It’s over. Everyone is back to work and school. The playlists have been tucked away for another eleven months (okay, I might cheat in June), the tree has been untrimmed, and the leftovers eaten.
But I’m still thinking about it.
No, not the gifts (though I did get some fantastic ones), and not the decor. Not the movies (“Vermont. Should be beautiful this time of year, all that snow!”), or the favorite family traditions, or the cookie and fudge supply that is waning—though I do think about that every so often.
Not the poor sheep watchers, the rich guys, or the young mother and her new husband. Not the crazed narcissistic king, or the terror-inducing angels in the dead of night. Not even the baby asleep in a sad excuse for a nursery.
But I’m still thinking about it.
I’m still thinking about the Truth of Christmas, which has little to do with a stable, a manger, some shepherds and a crude delivery room.
The Truth of Christmas isn’t just that a baby was born, however coincidental, miraculous, or perplexing it may have been. Lots of babies were probably born that day. And Jesus probably was not the only boy to be born in Bethlehem or the surrounding villages that night.
Jesus’ birth is not what makes Christmas so awesome.
Before you dismiss me on account of blasphemy, keep reading.
Jesus’ birth is an awesome thing to contemplate, but it isn’t the good news of Christmas. In fact, the opposite is—Jesus’ death. The significance of the manger is given only by the cross.*
Every December we think of the birth of Christ and wonder at the little baby in the manger. Awww, isn’t He precious? Sure, all babies are. (Keep reading.) But without the reality of His death—the cross and the deserted grave thirtyish years later, Jesus was just another baby born under unique circumstances while his parents were on a business trip. Without the cross, the manger means nothing.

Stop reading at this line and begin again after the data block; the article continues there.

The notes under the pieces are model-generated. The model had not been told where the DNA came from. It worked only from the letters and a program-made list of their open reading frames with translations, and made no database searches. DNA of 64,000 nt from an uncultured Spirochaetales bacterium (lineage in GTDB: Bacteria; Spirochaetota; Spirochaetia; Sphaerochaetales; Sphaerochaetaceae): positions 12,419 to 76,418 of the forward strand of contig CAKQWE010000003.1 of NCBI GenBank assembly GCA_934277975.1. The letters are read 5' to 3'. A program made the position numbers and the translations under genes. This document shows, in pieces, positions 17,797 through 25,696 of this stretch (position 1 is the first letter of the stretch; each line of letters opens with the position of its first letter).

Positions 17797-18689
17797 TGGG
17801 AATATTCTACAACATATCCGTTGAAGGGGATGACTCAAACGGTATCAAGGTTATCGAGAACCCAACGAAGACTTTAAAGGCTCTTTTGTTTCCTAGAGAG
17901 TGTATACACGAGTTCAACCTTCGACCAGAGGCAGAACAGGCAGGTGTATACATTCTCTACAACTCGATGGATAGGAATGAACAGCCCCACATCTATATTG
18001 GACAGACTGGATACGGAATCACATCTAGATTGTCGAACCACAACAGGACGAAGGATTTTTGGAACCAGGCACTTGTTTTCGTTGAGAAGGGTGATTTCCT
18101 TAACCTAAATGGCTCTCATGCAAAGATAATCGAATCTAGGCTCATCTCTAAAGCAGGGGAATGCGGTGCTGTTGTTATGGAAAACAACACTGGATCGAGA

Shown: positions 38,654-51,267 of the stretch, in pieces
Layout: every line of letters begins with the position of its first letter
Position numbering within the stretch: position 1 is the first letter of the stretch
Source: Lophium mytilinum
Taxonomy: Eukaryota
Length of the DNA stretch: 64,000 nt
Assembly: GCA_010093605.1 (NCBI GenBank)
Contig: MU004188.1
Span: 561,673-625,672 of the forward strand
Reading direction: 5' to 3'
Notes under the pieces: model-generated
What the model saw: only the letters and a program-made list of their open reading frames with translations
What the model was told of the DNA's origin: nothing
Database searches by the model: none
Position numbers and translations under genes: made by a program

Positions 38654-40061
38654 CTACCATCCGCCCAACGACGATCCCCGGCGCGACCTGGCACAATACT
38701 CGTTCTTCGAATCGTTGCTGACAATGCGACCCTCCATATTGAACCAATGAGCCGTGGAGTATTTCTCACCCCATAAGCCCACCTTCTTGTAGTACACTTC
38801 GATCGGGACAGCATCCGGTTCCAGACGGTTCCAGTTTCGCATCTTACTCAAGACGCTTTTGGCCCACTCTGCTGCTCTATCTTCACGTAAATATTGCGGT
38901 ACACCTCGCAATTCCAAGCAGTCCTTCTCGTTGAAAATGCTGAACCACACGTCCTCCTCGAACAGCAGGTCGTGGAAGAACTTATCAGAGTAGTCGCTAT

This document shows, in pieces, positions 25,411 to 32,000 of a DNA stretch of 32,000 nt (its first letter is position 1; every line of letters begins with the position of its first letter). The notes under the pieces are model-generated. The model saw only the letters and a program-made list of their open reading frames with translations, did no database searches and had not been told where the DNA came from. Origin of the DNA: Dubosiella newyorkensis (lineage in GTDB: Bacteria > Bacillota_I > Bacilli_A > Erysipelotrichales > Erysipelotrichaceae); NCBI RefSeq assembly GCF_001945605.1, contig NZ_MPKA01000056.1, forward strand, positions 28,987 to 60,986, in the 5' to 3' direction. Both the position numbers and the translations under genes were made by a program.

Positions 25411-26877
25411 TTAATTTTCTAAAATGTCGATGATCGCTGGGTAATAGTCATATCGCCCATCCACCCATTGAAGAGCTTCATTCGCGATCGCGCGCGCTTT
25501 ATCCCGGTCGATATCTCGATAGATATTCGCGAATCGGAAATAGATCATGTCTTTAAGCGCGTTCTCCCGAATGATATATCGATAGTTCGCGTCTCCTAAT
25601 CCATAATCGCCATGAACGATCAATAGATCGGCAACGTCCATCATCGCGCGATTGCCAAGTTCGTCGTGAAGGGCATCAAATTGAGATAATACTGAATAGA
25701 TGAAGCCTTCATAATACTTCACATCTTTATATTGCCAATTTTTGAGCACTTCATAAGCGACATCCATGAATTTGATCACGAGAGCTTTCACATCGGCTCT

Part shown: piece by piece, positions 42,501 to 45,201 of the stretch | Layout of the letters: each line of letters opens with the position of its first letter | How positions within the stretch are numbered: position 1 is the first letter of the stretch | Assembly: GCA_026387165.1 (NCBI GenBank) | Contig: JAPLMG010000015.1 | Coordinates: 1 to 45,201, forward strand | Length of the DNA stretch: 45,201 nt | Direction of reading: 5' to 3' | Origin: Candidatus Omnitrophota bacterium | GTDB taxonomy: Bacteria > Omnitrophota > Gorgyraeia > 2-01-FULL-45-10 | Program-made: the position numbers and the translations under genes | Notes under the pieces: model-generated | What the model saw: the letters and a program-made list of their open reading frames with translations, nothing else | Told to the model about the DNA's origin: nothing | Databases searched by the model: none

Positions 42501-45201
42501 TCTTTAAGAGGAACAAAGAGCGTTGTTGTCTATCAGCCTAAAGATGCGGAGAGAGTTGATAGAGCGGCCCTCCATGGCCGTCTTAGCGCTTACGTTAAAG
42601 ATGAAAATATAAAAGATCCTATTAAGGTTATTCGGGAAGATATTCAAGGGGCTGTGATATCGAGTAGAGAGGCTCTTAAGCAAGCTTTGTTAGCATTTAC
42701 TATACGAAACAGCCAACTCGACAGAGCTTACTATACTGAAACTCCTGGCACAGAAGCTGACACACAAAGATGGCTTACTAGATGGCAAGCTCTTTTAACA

This Christmas Brought To You By Easter **
Every year we talk about the awesomeness that is the substance of God packed in a teeny-tiny body—and indeed, we should.*** It is a thought to wonder at for eternity to come. But the Gospel—that same baby Jesus grew up to live a sinless life; to be God who walked among humans; to be killed on a cross and take the gruesome and terror-filled punishment for the sins of many; and to come back to life, conquering death once and for all—the Gospel is why we celebrate Christmas. Because of His sacrifice, you and I can spend the rest of forever in Heaven with Him. Seems like a pretty good reason to celebrate someone’s birthday.
That, my friends, is the good news of Christmas—the Gospel.
So yes, I’m still thinking about Christmas, because I’m still thinking about the Gospel. Because I need the Gospel—I need Jesus—every single hour of every single day of every single year. Not just December 25.
*I don’t understand why a Christmas Eve service wouldn’t include a clear Gospel message. The Good News of Christmas is much more than a sleeping baby, and there are a lot of people that won’t be in those pews for another year. Just a thought. Perhaps a future diatribe.
**I heard a radio DJ say, “I can’t think of another holiday that is more central to the Christian faith than Christmas.” Uhhhh…try again.
***Yes, we can talk about the significance found in Old Testament Messianic prophecies that were fulfilled with Jesus’ birth. But they were only fulfilled because He was the Messiah—He rescued His people from sin and death.
[Image via Judy Merrill-Smith/flickr]
Oh, and I happen to know a Pastor who does share the gospel at Christmas. 😉 (There are likely many that do) But I remember one ministry he was involved in that a few people actually *criticized him for doing it!
*I just wanted to try out that asterisk thingy, too! lol But, also it is sad that there are people who don’t see the connection. May God illuminate them!
Awesome! I agree that the good news of Jesus birth is actually His death and resurrection. Without His death His birth would not have had eternal significance. Jesus’ willingness to redeem us from our sins and die so we won’t have to spend eternity without hope, that is worth celebrating and remembering at Christmas and all year round. I shared a similar message at our Advent brunch and was unsure how it would be received. http://www.kathydork.com/i-go.html
Keep writing for Christ!